The power of Instagram and live-streaming
For Instagram, consider using longer captions. If you have a good reason for a long post, then don't be afraid. Yes, social media is often about standing out, but that in itself is not a sustainable business practice. If you're just using pictures of puppies because research shows that puppies get the most likes, then you've missed the point of marketing.
Make your social media pages (especially Instagram) reflect your authentic self. Check out @ErinOutdoors or @SophieHellyer, who've both attracted loyal communities with their authenticity. Let it showcase the values of your brand so you can attract an audience who cares about those same things.
A post shared by Erin Sullivan (@erinoutdoors) on Oct 12, 2018 at 8:00pm PDT
If you have someone who's particularly good on camera, give them a platform to talk about your project in a live stream. Most social platforms now have a solid live-streaming option. Take advantage and give your audience access to backstage conversations about your brand. Be brave and be there for your community.
Building a community
Having worked in marketing for a long time now, the most common thing I see is a fear to stand up for something important because it might upset some of your customers. You could sell anything to anyone, but that's not building a brand legacy—that's trying to make a quick buck.
If you consider community-building to be part of your marketing strategy, then you need to have a positive message. Brands that build positive messaging in their content and communication are the ones that stand out against the negative cycle of mainstream news.
Examples of great sustainable storytelling
There's nothing like seeing examples that work, so we've curated a few samples of brands we absolutely love.
TRIBE — Sports nutrition with a conscience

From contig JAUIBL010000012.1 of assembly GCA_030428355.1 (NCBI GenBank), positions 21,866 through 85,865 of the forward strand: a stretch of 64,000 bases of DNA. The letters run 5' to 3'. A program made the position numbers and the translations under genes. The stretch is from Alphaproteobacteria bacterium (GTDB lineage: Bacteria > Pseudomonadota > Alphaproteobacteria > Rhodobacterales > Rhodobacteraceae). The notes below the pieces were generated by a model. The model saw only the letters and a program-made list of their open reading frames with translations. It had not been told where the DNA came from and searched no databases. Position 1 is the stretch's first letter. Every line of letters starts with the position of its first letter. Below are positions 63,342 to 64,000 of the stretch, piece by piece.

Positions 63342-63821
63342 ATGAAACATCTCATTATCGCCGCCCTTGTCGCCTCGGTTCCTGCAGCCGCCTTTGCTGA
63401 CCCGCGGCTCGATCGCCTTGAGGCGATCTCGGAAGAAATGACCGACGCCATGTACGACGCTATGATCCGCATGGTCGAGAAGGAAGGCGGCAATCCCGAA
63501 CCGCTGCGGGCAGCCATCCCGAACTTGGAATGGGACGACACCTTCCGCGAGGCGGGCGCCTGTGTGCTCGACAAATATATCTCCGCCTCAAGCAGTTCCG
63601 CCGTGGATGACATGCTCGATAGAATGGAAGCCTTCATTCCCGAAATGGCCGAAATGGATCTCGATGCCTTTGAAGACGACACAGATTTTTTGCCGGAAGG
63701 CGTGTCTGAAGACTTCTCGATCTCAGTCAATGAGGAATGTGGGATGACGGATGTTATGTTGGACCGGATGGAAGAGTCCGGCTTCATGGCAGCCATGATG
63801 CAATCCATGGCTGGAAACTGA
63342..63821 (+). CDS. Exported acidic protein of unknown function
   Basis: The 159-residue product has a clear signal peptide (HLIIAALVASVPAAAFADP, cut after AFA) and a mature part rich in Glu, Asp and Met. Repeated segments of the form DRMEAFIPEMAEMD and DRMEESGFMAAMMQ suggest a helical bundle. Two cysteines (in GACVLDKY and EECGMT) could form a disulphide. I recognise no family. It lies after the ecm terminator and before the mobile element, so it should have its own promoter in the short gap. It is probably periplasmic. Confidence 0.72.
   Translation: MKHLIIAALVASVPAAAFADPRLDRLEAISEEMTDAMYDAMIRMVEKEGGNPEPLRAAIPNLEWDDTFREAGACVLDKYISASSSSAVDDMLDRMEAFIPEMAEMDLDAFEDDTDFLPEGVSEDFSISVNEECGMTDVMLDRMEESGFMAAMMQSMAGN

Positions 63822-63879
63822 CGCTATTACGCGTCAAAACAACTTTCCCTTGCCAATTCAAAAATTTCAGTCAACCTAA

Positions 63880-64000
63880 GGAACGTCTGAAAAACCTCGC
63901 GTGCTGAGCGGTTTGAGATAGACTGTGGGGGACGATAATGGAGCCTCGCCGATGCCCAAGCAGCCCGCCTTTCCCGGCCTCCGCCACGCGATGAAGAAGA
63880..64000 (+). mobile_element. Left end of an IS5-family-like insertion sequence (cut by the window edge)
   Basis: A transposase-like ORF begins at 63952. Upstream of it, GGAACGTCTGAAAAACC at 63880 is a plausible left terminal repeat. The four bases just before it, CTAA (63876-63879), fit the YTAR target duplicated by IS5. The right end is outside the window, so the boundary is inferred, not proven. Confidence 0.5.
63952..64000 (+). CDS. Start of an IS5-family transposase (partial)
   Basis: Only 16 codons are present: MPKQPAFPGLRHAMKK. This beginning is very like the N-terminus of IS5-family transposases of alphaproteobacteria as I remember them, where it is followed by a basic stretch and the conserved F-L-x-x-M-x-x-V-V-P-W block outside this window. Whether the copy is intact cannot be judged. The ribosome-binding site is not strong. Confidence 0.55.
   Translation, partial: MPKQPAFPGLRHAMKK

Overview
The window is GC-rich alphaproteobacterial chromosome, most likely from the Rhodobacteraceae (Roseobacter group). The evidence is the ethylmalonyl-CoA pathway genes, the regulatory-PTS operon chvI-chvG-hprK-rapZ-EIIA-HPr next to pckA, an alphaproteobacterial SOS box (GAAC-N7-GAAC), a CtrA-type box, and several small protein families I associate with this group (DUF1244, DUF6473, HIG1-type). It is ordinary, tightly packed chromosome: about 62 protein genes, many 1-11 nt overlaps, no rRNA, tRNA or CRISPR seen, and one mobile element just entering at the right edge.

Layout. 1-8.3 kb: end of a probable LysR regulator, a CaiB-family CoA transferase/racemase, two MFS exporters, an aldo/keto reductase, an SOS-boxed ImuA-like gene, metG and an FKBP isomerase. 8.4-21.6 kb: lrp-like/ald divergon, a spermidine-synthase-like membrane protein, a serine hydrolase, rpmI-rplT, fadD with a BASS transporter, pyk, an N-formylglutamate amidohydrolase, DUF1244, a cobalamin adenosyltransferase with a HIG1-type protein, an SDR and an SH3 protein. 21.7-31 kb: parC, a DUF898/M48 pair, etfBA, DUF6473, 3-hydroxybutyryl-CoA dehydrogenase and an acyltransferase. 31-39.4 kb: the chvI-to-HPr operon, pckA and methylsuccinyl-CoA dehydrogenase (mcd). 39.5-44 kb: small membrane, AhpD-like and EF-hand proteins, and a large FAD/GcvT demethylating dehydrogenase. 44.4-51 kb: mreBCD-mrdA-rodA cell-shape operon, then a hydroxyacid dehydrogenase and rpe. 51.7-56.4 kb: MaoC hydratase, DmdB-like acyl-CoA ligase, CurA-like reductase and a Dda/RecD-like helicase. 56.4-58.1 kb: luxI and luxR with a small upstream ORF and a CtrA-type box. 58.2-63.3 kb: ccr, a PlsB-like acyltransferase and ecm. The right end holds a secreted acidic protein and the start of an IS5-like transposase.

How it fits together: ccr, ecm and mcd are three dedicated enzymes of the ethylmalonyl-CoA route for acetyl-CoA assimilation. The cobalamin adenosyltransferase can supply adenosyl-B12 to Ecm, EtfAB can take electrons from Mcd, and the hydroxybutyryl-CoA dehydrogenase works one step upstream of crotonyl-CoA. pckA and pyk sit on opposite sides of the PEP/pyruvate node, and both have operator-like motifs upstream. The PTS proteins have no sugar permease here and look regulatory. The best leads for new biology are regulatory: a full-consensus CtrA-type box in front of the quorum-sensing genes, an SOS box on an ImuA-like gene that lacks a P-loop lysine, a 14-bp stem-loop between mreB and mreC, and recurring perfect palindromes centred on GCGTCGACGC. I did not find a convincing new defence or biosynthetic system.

At Conscious Creatives, we try to encourage physical activity as part of a healthy lifestyle, getting our team healthy through running, cycling, surfing and more. One of our biggest forms of inspiration in this respect is Tribe—a brand dedicated to making sports nutrition products with natural ingredients.
What we love about Tribe is that their marketing plans are based on creating a community. They're a collection of people who love being outdoors, brought together by sporting events all over the world and a combined effort to rid the world of human trafficking.
A post shared by TRIBE (@the_tribe_way) on Oct 15, 2018 at 12:46pm PDT
Tribe is a community of nutrition experts who care about the world. It just so happens that they also sell nutrition products.
Lewis Pugh — Swimming to save the seas
An example of someone who definitely fits the definition of inspirational is Lewis Pugh: swimmer, speaker and general mind-boggling human being.
He's just completed The Long Swim, a 560-kilometer effort spanning the length of the English Channel.
Why would a person attempt such a thing? To raise awareness of the sorry state of our oceans. Lewis's feat is the start of a worldwide campaign that aims to fully protect 30% of our oceans by 2030.
A real-life hero and conservationist, Lewis defies all logic and pushes himself to the limits to earn media coverage of the cause. See this photo of his encounter with a plastic bag during his long swim. He used a powerful image, a long caption and specific instructions to make our oceans cleaner.
A post shared by Lewis Pugh (@lewis.pugh) on Aug 22, 2018 at 7:19am PDT
That is how sustainable marketing will change the world.
rCUP — Recycling reusable cups
I am proud to share a hometown with these folks. They discovered that only 0.4% of recyclable coffee cups were actually being recycled. So, they set about designing a product made from precisely those cups.
The rCUP is a reusable coffee cup that is affordable, looks great and has some wonderful little design elements that make it really easy to use.
A post shared by rCUP (@rcuponeplanet) on Jul 21, 2018 at 11:32am PDT
Sustainable marketing is so much easier when you've got products that make a real difference.
How to get started
If you're reading this and are equal parts excited and confused, you are not alone. I suggest finding a community of like-minded business folks who are also looking to make more money by doing the right thing.
LinkedIn is a great resource for finding sustainability professionals, and our community is strong in voice. We're all so proud of the work our peers are doing and the causes that we stand for.
Look into your industry to see which organizations support sustainability. You'll be surprised to discover wonderful groups ready and willing to help, no matter what stage you're at. For example, if you work in fashion, the Ethical Fashion Initiative is a wonderful example.
The key, though, is to start.
Don't be afraid to try. Know you aren't going to do it perfectly, but also know that simply trying is a great thing. Watch as your community grows and rallies around your brand for years to come.